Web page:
|About this Recording
8.223810 - GREEF: Piano Concertos Nos. 1 and 2
Arthur De Greef (1862–1940)
The Flemish composer Arthur De Greef was born on 10th October 1862 in Louvain in Belgium. He was a very talented boy musically, and when only eleven years old won first prize at the local music school. His parents realised the necessity of sound technical training and enrolled him at the Royal Conservatory in Brussels. There the young De Greef studied piano under Louis Brassin, once the child prodigy and student of the famous Ignaz Moscheles. He studied counterpoint and composition under Joseph Dupont, Francois Auguste Gevaert and Fernand Kufferath. In 1879, then only seventeen years old, he graduated with the highest distinction, by chance together with Isaac Albeniz who was also a student there. De Greef then spent the next two years completing his studies under Franz Liszt in Weimar, a sure way to come into contact with the true romantic and with the authentic romantic way of playing. Arthur De Greef then travelled as a celebrated pianist throughout Europe and North Africa, and also gave a series of concerts with Camille Saint-Saëns. Talented composers began working for him and dedicated their compositions to him. These included Albeniz, who wrote a dedication to “my dearest friend De Greef, from his most enthusiastic admirer. In memory of our beautiful and stable friendship”. It was only around the age of thirty that De Greef started composing himself.
It is commonly said that you come to know someone through the company he keeps. If we consider the friends of Arthur De Greef, for example, we see how very highly his friends respected and appreciated him in his time, most certainly as a pianist and composer. His closest friends were Albéniz, Saint-Saëns, and especially Edvard Grieg. However Brahms, de Falla, Busoni, Pugno, Cortot, Paderewski, Rachmaninov, Ysaÿe, Gounod, Ambroise Thomas, Elgar and von Bülow can also be numbered among his close friends. To this impressive list can be added Caruso, Melba, Shalyapin, Gigli and many other great names in music. Arthur De Greef was internationally revered as a musician. He died at the age of seventy on 29th August, 1940, after a long illness.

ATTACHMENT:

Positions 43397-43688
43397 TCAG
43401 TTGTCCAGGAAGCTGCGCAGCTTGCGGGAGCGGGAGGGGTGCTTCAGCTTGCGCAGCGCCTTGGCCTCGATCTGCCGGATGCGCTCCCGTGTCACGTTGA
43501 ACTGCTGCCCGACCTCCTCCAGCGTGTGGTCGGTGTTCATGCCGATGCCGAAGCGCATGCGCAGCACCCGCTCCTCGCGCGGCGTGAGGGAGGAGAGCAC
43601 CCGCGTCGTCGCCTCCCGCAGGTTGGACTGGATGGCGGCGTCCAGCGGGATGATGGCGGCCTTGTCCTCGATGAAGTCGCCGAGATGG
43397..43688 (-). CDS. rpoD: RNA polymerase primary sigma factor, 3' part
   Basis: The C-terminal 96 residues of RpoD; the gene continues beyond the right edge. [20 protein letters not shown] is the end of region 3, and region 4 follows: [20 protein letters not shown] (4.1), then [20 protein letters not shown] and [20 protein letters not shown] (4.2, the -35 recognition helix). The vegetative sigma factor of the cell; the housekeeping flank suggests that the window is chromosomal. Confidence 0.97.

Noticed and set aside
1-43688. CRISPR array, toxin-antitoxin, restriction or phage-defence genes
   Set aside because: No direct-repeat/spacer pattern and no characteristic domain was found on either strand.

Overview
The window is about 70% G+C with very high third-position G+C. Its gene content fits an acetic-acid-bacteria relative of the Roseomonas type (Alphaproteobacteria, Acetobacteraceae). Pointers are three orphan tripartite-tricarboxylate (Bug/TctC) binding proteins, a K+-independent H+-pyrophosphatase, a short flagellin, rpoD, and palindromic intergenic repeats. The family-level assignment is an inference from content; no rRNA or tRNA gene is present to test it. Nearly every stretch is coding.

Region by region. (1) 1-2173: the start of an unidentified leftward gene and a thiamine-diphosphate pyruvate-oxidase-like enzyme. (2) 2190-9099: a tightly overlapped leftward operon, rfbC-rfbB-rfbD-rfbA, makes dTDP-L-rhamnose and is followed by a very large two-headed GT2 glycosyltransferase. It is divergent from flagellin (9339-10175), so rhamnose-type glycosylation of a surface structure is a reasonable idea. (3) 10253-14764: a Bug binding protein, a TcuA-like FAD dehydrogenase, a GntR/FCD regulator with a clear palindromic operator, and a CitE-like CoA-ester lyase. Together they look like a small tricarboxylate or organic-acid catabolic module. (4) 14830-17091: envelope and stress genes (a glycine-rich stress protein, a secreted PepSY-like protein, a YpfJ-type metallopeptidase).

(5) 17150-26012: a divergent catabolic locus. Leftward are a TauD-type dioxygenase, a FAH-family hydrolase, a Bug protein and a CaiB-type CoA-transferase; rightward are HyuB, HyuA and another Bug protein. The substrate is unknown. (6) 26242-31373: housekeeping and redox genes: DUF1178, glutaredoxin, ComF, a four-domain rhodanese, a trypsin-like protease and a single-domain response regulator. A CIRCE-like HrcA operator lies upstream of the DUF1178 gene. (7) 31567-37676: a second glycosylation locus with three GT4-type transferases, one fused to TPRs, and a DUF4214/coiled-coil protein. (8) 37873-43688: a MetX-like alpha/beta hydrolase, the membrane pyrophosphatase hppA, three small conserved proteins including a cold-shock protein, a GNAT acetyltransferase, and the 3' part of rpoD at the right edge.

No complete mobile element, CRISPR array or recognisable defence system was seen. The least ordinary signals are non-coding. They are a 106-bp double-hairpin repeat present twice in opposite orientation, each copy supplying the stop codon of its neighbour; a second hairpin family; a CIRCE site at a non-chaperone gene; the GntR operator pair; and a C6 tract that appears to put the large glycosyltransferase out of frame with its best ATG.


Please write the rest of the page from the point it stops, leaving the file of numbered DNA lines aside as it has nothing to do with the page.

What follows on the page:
Arthur De Greef composed his Piano Concerto No.1 in C minor in 1914 and dedicated it to Camille Saint-Saëns, who was not only honoured by this gesture but also predicted that the concerto’s fame would equal that of Edward Grieg’s. The prediction never came true and Saint-Saëns’ valued opinion shows how unjust history can sometimes be. Like his Second Concerto, this concerto is in C minor. One cannot really call this a virtuoso work, even though one needs to be a virtuoso to be able to perform it. De Greef’s great piano moments are not there to overwhelm, but were simply created and written to awaken feelings and dynamism.
The first movement of the piano concerto is marked Moderato. It opens with a rather sad theme in unison that alternates and is taken over by the piano with rich chords, sounding like a hymn. One notices the seemingly concertante style, in fact throughout the whole work, with question and answer, assent and rejection. The orchestra is not sentenced to simple accompaniment, but speaks to the keyboard, just as the piano chats informally with the orchestra. It is not surprising that harmonies and the occasional melodic influences of Liszt, Schumann and Grieg creep in. De Greef introduces and shapes all this in a truly personal manner.